By Afrasiab Khattak – Daily Dawn Karachi

The extension of the Political Parties Act to the Federally Administered
Tribal Areas (Fata) is a development of historical proportions.

The political agency system started shaping up in the 1870s when the British
occupied some Afghan territories and lumped them with British India.

Colonial authorities chose their finest military and civil officers to craft an
administrative system that could cater to their interests in an area considered
a ‘frontier’ of the empire with czarist Russia. Fata was first and foremost to
be an additional buffer behind the buffer state of Afghanistan. So it was
important to vigilantly guard it against political movements and influences.

The whole design of Fata was aimed at keeping the area as a political
‘non-conductor’ like a piece of dry wood that is not a conductor of electricity.
One has to accept the fact that this colonial design succeeded to a great
extent. Fata became more of a ‘strategic space’ than an area inhabited by people
who could aspire to fundamental rights.

Fata proved itself effectively as a buffer zone by blocking the impact of social
and cultural reforms introduced in Afghanistan by the modernist king Amanullah
Khan and preventing these from entering eastern Pakhtun society. Similarly,
Bacha Khan’s political movement remained confined to eastern Pakhtuns and could
not penetrate Afghanistan.

Unfortunately, Fata could not be decolonised even after the departure of the
British as the pro-West rulers of Pakistan decided to maintain the status quo.
History vindicated the wisdom of the colonial strategies as politically dormant
Fata was used for launching attacks against the Soviet forces in Afghanistan in
the West’s war against the erstwhile Soviet Union. National and international
terrorist groups have turned Fata into a no-go area and a black hole. The people
of Fata are the worst victims of terrorists. Their tragedy is largely
unregistered and unrecorded.

Political parties have had a de facto presence in Fata since the 1970s. Some
groups were even able to get their nominees elected to the National Assembly and
the Senate. But they could not contest elections as representatives of
Pakistan’s political parties and were considered to be ‘independent candidates’.
Now after the extension of the Political Parties Act to Fata, political organisations are legally within their rights to hold political activities in
the area.

A meeting was convened by the governor of Khyber Pakhtunkhwa, Barrister Masood
Kausar, to discuss a proposed code of conduct for political parties in Fata on
Oct 14, 2011. Representatives of 10 political parties took part in the
brainstorming session. It was pointed out during the discussion that conducting
political activities involves the implementation of fundamental rights like the
right to association, the right to freedom of expression, the right to vote and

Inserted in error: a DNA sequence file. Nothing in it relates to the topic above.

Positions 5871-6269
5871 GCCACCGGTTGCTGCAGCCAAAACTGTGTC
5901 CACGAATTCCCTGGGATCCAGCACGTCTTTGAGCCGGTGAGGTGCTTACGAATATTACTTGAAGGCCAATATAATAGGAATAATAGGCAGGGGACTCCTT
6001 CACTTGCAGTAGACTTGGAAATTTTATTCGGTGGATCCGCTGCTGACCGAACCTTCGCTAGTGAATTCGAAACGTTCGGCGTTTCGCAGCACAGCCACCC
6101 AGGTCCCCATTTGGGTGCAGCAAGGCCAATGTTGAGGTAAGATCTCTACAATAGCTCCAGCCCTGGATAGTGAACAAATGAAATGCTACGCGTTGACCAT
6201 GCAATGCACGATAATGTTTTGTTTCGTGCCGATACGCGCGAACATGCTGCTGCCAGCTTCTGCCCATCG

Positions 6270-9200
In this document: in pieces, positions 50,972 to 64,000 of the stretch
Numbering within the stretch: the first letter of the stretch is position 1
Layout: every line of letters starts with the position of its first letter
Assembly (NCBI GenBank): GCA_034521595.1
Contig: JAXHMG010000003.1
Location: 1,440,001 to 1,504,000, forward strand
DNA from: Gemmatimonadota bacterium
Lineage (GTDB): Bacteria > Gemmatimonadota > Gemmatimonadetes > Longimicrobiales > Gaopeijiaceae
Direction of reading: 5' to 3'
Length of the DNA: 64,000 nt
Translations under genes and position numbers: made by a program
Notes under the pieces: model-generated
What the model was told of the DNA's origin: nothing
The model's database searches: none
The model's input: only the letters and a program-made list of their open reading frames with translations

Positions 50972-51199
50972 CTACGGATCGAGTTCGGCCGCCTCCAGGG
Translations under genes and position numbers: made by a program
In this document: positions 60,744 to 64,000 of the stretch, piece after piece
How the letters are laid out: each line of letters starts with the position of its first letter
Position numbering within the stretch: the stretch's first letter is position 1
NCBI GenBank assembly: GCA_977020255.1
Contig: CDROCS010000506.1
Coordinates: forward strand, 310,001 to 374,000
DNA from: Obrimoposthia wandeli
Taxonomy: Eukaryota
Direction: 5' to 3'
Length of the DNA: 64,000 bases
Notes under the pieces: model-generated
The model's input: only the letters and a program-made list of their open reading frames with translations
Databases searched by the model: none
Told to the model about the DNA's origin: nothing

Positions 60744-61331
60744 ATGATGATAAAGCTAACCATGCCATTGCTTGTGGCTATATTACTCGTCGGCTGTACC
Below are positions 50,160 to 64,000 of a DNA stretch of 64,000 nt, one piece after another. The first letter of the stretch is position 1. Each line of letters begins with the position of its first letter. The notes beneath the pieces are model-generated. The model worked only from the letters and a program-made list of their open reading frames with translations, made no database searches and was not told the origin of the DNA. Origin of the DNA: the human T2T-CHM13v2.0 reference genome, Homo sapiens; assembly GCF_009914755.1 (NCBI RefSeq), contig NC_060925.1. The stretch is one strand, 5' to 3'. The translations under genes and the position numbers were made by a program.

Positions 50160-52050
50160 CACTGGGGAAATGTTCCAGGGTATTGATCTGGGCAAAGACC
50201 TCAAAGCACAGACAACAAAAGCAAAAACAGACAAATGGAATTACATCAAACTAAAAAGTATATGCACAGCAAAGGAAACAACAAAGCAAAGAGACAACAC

the right to access to information.

The aforementioned fundamental rights enshrined in the constitution of Pakistan
are justifiable through higher judiciaries of the country. Since Fata is out of
the jurisdiction of the higher judiciary, who will ensure the implementation of
fundamental rights there? The governor of Khyber Pakhtunkhwa assured
participants at the meeting that his administration would leave no stone
unturned to implement the people’s fundamental rights.

Political parties resolved that they would not allow armed people to join their
public meetings and that they would refrain from indulging in hate speeches. The
governor assured the participants that the political administration would also
entertain the pleas of local political leaders for the resolution of day-to-day
problems faced by the people. He asked all the political parties to introduce
two representatives each in every political agency as their focal persons for
coordination with the administration.

Initially, some religious parties will have the upper hand in terms of
organising political activities as they are less likely to attract terrorist
attacks (the Jamaat-i-Islami has already held a few public meetings). But in the
long term, matters are expected to change completely as there is a lot of
reaction in Fata against the brutal suppression of the local population by the
extremists. Since some of the religious parties are closely identified with
extremist militants, the Fata population holds them responsible for their

Apart form political parties, other elements present in civil society also need
to be strengthened in Fata. Media networks and press clubs have mushroomed in
Fata on an unprecedented scale but a number of Fata journalists have also been
murdered or kidnapped. The state should be pro-active in providing security to
journalists. A free media will play a very important role in the transformation
of Fata into a modern society.

It goes without saying that socioeconomic and political development is possible
only if the government is able to cleanse Fata of terrorism and reconcile the
alienated tribesmen. Similarly, one would hope that the government will not wait
for another 64 years to usher in the next instalment of reform to properly
integrate Fata with the Pakistan state system.

The writer is a member of the Pakistan Senate & Provincial President of the
Awami National Party Khyber Pakhtunkhwa.